Today’s NewsStand – February 15, 2019

Featuring hospital and health care headlines from the media and the Web.

Iowa News

Iowans on Medicaid, food assistance could see more eligibility reviews under this bill
Iowans on Medicaid or food assistance programs would have to undergo eligibility reviews every three months under a measure that cleared its first hurdle Wednesday in the Iowa Legislature. The measure would require Iowans on public assistance programs, including Medicaid, the Supplemental Nutrition Assistance Program, or SNAP, and the Family Investment Program to provide information on their income, employment, residency, incarceration status, lottery winnings and other information to the Iowa Department of Human Services every three months. (Des Moines Register)

Local health stakeholders hear survey results
A collaborate effort is underway to improve the health of Page County residents. Nearly 40 people attended a Community Health Needs Assessment town hall meeting at the Greater Shenandoah Historical Society Museum late Wednesday morning. Shenandoah Medical Center (SMC), Clarinda Regional Health Center and Page County Public Health sponsored the event. SMC CEO Matt Sells says 307 respondents completed the survey, with some important results. (KMA)

Iowa Democrats pitch Medicaid fixes
Long-term patients in Iowa’s Medicaid system would be returned to public management under a package of proposals floated by Iowa Senate Democrats. A pair of Senate Democratic leaders said Thursday they acknowledge private management of the state’s $5 billion Medicaid program is here to stay under all-Republican control at the Iowa Capitol. But minority Senate Democrats said they have legislative suggestions to fix some the problems with private management system that helped make it one of the top issues in the state’s 2018 gubernatorial campaign. (Sioux City Journal)

Law enforcement liaison helps CRPD tackle mental health calls
Cedar Rapids police officers are getting back up when it comes to mental health related calls for service.  In 2017, Foundation 2 and the Cedar Rapids Police Department received $71,182 dollars in Department of Justice grant money to establish a partnership between the two entities in the form of a Law Enforcement Liaison role. Now nearly, two years later, CBS2 news learned how much investing in that role has paid off. (CBS2Iowa)

National News

Another Kansas hospital closes, citing failure to expand Medicaid, low patient volumes
One of three hospitals in Kansas owned by EmpowerHMS announced Thursday it has closed its doors immediately, saying revenue hasn’t been enough to cover payroll. The board of directors of Oswego Community Hospital, located in Oswego in the far southeast corner of the state, announced the decision in an emailed statement. Among the reasons cited by the hospital for its failure was the decision by Kansas legislators and leaders not to expand Medicaid. (Hutchinson News)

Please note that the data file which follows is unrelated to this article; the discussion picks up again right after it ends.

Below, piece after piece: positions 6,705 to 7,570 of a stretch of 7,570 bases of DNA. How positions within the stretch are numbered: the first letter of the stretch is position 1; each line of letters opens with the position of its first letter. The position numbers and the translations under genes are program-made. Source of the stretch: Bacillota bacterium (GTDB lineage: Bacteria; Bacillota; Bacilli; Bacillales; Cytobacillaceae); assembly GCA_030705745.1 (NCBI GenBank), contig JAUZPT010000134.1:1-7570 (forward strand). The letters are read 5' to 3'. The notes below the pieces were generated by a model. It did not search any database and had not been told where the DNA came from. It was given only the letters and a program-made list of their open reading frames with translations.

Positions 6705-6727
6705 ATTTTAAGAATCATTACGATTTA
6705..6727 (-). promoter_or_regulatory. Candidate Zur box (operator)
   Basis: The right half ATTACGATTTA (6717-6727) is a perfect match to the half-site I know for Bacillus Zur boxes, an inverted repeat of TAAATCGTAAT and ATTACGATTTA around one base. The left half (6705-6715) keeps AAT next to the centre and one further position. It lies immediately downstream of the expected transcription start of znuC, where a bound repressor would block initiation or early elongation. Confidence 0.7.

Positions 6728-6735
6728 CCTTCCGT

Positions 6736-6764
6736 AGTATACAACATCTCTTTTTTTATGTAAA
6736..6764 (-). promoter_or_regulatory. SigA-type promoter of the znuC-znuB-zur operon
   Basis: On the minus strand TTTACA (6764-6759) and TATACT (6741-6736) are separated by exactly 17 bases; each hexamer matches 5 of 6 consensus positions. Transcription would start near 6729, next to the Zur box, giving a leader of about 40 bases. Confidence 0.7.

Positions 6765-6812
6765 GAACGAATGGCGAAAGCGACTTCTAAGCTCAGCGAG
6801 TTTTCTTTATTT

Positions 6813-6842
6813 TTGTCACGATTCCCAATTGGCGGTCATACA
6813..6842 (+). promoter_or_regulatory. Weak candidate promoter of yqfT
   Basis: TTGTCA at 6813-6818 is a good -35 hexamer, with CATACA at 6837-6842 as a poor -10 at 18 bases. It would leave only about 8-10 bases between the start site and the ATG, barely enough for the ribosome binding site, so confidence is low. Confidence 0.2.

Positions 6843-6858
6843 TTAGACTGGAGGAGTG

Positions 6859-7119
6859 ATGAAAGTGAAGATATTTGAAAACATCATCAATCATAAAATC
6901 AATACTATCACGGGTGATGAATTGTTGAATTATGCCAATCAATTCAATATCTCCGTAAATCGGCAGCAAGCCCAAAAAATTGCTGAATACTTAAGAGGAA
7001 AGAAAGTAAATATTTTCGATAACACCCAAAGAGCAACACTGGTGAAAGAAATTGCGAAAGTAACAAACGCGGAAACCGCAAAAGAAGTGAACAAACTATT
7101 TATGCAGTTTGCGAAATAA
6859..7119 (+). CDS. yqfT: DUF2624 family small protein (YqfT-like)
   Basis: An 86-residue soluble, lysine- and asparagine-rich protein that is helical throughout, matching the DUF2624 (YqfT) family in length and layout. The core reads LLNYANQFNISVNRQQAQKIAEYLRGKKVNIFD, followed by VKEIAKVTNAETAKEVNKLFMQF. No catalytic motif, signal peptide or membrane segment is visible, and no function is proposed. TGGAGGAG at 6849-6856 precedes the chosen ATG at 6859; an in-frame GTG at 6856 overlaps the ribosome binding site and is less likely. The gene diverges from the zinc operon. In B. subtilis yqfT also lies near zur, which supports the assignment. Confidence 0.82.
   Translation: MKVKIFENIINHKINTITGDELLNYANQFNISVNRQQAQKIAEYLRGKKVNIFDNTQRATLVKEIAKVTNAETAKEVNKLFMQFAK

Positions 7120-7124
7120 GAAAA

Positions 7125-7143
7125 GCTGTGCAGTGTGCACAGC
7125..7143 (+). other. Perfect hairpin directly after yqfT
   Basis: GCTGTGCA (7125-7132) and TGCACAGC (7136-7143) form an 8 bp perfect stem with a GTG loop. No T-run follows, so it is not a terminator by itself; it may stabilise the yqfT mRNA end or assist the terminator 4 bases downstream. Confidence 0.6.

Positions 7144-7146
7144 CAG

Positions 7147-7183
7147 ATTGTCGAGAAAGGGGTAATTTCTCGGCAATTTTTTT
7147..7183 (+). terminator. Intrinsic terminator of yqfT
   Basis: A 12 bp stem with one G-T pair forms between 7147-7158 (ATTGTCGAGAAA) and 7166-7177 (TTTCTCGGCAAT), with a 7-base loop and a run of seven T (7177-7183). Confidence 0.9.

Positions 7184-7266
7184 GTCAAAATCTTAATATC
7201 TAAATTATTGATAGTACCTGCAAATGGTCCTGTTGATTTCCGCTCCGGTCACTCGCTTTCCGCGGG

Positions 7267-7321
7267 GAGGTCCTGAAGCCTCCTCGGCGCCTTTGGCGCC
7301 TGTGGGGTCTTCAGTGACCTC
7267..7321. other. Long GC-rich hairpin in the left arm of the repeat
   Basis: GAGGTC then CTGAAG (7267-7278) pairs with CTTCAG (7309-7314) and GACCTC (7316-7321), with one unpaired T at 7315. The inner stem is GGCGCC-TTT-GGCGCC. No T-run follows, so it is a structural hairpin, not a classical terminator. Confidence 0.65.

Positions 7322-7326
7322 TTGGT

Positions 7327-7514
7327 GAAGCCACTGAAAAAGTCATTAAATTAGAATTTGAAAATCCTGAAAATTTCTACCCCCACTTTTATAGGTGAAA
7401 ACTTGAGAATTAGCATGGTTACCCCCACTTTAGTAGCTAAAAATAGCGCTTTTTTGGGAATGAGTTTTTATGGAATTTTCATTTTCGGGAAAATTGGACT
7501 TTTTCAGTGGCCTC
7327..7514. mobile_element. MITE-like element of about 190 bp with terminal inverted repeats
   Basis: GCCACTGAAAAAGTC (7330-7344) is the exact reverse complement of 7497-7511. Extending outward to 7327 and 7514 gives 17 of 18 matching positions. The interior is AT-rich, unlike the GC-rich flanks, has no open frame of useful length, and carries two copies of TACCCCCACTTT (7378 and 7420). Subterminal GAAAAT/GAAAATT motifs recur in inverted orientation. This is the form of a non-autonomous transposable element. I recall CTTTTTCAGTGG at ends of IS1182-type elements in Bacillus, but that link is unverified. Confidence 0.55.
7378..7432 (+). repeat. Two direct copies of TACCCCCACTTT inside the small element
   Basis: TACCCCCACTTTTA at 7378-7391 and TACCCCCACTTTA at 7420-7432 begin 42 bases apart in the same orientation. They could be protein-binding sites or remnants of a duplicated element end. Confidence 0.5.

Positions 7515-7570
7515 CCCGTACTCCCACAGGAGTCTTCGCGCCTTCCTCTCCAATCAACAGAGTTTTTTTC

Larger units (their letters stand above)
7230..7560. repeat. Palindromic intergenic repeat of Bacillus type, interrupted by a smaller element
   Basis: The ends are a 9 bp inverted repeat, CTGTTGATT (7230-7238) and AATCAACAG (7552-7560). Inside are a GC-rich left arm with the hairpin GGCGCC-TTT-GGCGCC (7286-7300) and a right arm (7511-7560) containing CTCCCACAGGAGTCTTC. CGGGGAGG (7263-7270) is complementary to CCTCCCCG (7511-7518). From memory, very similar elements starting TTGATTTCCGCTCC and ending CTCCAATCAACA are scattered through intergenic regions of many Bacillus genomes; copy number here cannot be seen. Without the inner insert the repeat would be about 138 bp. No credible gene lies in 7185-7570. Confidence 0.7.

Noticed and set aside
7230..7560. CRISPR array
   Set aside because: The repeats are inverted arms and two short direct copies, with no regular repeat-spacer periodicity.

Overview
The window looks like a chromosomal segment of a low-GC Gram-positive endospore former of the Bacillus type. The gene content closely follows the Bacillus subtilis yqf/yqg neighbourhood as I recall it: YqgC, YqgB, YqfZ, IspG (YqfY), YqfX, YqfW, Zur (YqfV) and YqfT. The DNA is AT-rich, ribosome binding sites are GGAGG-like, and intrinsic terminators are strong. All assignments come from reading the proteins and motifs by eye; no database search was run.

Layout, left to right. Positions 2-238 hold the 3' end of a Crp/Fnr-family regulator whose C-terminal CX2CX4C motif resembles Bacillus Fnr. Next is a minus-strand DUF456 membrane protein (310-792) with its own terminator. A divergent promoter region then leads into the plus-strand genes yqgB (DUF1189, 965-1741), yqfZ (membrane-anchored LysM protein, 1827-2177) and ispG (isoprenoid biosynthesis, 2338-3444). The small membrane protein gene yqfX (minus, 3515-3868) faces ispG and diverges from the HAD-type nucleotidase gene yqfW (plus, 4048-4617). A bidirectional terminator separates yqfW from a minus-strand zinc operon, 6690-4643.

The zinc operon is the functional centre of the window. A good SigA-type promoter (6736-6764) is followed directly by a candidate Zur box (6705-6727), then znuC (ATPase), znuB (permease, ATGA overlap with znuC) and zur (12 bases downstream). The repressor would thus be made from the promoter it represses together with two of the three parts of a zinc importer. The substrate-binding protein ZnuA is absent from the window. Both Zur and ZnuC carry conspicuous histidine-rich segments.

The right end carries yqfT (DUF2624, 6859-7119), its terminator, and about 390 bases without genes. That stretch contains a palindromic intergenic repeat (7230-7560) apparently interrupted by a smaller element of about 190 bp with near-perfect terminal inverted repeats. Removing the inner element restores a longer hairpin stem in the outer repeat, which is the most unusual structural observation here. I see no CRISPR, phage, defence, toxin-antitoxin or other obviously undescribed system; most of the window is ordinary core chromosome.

Hospitals turn to housing to help homeless patients
A 3-year experiment in providing housing to frequent emergency department patients at the University of Illinois Hospital in Chicago has been so successful that in 2018, the hospital decided to double the housing program’s size. The Better Health Through Housing pilot project was launched in 2015 and initially provided housing for 25 patients with severe and chronic health problems. The program is one of a growing number of housing projects being supported by hospitals and health systems across the country grappling with the effects of a national housing crisis. (Journal of American Medical Association)

As Americans reject vaccines, health workers abroad risk death to deliver them
In early October, three cases of measles were confirmed in Antanarivo, the capital of Madagascar. The highly contagious virus quickly spread across the island nation; by the next month, thousands of cases had been confirmed. The crisis only grew from there. Madagascar has poor health-care infrastructure and a low vaccination rate. But public health experts say its dangerous measles outbreak still offers a warning for anti-vaccination campaigners in the United States, where a smaller-scale flare-up has led to more than 100 confirmed cases since the beginning of the year. (Washington Post)

Hospital groups ramp up ‘Medicare for all’ opposition
Hospital lobbies are mounting a coordinated effort to dissuade legislators from supporting Medicare for all, a policy health systems argue would cut into profits and ultimately force facilities to shutter. American Hospital Association President Rick Pollack called Medicare for all one of a few “key issues of concern” this year. The ACA, Pollack writes, is a “better framework for ensuring coverage” than Medicare for all would be. (Healthcare Dive)